From the White House and MIT to Facebook and Google, almost everyone stands with Ahmed Mohamed, the 14-year-old who was arrested for bringing a homemade clock to school that his teacher thought looked like a "movie bomb."
While major political figures of the country, including President Barack Obama and former Secretary of State Hillary Clinton, have expressed their support for the talented teenager, Beth Van Duyne, the mayor of his hometown, Irving, Texas, does not.
The reason is not really surprising, however, it must be highlighted in order to prevent more children to go through the same ordeal as Mohamed.
Van Duyne, as some people suggest, is responsible for encouraging anti-Muslim sentiment in Irving. She is “a hero among a fringe movement that believes Muslims... are plotting to take over American culture and courts,” according to the Dallas Morning News.
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She recently made headlines for crusading against a "Sharia law court" that was rumored to run in an Irving mosque.
"While I am working to better understand how this 'court' will function and whom will be subject to its decisions, please know that if it is determined that there are violations of basic rights occurring, I will not stand idle and will fight with every fiber of my being against this action," Van Duyne wrote on her Facebook page.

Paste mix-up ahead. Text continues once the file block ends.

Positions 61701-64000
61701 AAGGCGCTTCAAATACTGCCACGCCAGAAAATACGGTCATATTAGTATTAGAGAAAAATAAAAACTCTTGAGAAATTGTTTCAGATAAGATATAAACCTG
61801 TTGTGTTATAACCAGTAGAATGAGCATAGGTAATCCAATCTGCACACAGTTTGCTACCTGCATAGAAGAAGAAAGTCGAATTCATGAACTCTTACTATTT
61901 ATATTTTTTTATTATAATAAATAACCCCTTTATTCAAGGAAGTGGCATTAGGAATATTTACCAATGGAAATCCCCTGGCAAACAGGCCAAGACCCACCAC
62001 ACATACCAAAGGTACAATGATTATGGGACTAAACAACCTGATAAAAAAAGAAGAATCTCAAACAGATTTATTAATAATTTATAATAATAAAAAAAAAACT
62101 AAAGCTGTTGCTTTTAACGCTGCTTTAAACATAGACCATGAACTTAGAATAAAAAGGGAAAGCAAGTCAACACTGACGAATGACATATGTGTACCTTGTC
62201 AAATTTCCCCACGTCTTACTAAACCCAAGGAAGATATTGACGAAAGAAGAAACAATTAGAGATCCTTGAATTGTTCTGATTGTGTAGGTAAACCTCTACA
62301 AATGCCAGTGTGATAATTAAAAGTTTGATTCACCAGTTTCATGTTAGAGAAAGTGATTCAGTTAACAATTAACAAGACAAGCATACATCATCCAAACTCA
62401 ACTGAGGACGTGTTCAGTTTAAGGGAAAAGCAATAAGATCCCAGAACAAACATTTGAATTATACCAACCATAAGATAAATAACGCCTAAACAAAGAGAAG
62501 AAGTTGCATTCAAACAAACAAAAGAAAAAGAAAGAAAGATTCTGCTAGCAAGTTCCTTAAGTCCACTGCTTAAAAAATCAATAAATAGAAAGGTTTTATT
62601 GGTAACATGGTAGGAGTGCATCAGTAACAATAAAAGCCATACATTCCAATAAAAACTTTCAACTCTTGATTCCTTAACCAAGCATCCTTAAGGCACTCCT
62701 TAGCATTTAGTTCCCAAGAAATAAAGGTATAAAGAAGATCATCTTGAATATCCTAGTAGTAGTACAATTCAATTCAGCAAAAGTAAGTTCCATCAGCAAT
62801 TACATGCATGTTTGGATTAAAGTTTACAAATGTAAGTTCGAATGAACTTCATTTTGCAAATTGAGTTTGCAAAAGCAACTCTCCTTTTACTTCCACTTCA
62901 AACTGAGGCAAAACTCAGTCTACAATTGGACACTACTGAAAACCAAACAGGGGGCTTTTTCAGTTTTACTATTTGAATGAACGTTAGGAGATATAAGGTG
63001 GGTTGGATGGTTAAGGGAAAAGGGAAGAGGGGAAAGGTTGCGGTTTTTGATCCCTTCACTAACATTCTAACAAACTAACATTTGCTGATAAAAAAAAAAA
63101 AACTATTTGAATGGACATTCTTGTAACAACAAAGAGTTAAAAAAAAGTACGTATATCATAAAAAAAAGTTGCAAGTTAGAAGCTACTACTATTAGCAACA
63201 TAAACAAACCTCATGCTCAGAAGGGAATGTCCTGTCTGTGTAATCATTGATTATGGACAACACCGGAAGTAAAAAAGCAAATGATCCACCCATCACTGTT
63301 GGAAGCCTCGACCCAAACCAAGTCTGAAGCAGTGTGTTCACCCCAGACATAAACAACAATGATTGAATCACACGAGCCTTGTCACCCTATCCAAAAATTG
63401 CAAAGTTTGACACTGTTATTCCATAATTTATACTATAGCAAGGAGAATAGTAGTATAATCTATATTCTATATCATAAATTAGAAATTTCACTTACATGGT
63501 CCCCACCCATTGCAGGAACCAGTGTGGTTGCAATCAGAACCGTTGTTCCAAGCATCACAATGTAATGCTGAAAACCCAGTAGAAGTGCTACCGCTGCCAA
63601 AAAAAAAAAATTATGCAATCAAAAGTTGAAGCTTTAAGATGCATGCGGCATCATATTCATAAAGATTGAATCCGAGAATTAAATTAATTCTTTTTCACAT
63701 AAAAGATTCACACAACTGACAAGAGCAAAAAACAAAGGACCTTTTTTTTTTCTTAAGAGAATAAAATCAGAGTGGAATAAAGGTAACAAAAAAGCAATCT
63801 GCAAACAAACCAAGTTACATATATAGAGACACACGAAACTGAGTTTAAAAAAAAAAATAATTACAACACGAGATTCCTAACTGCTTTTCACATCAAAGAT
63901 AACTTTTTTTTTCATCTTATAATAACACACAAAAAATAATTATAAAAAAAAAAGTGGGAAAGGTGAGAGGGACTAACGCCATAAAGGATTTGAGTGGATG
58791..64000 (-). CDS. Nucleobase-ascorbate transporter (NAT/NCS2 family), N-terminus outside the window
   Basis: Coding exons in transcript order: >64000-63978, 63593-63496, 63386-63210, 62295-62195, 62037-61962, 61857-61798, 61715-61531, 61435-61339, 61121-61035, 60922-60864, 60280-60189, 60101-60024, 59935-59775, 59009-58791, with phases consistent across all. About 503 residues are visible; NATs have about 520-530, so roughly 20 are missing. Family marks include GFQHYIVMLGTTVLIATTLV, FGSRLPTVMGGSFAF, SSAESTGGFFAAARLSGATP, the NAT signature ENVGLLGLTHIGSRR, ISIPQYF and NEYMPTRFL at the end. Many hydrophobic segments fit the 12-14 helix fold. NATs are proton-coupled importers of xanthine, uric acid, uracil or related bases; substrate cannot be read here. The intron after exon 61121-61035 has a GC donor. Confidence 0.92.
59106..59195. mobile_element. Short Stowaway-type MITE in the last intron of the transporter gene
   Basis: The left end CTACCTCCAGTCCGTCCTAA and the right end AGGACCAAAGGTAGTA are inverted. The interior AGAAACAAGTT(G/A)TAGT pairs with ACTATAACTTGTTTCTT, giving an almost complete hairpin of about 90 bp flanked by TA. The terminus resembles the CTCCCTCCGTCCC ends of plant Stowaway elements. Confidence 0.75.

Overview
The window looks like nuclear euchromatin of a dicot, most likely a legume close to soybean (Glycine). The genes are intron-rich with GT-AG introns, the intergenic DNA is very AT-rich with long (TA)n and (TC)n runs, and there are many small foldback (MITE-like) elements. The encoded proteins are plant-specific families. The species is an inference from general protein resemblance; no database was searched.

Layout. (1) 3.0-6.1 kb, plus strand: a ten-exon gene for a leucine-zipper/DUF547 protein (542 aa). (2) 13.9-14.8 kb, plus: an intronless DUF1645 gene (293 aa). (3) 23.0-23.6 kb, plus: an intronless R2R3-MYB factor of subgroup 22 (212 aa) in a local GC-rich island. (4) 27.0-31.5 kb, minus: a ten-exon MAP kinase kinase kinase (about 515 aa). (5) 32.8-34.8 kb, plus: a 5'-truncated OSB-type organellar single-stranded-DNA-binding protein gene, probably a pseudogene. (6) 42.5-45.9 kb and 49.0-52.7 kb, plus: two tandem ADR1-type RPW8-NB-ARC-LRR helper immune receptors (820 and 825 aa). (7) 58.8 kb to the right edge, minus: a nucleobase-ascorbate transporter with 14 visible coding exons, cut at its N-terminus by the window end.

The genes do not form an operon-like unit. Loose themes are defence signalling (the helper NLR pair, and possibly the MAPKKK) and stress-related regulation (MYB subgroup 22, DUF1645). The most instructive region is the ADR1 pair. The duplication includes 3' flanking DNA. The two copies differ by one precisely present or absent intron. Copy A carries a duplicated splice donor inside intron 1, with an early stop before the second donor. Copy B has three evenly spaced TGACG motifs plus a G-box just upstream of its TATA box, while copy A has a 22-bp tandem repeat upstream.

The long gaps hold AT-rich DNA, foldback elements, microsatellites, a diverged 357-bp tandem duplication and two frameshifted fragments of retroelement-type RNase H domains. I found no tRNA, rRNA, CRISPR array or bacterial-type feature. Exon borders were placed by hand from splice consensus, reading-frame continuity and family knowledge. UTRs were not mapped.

But the Sharia law court turned out to be a hoax. Politifact later reported how some Muslims were offering "Sharia-governed, non-binding mediation services" in the region but no Sharia court was operational.
Still unconvinced, Van Duyne supported a bill prohibiting any so-called foreign law in March, much to the dismay of Muslims who felt they were being unfairly targeted.
Considering her past crusade against non-existent security threats from Islam, it shouldn’t really come as a surprise that Van Duyne is defending law enforcement and school officials involved in Mohamed's arrest and suspension.
"To the best of my knowledge, they followed protocol for investigating whether this was an attempt to bring a Hoax Bomb to a school campus," Van Duyne wrote on Facebook. "I hope this incident does not serve as a deterrent against our police and school personnel from maintaining the safety and security of our schools."
Texas has already been wary of “creeping Middle Eastern influence” in the state’s educational matters for years now. Fear-mongering by people in power like Van Duyne will only make matters worse for students like Ahmed Mohamed, who deserve praise, not handcuffs.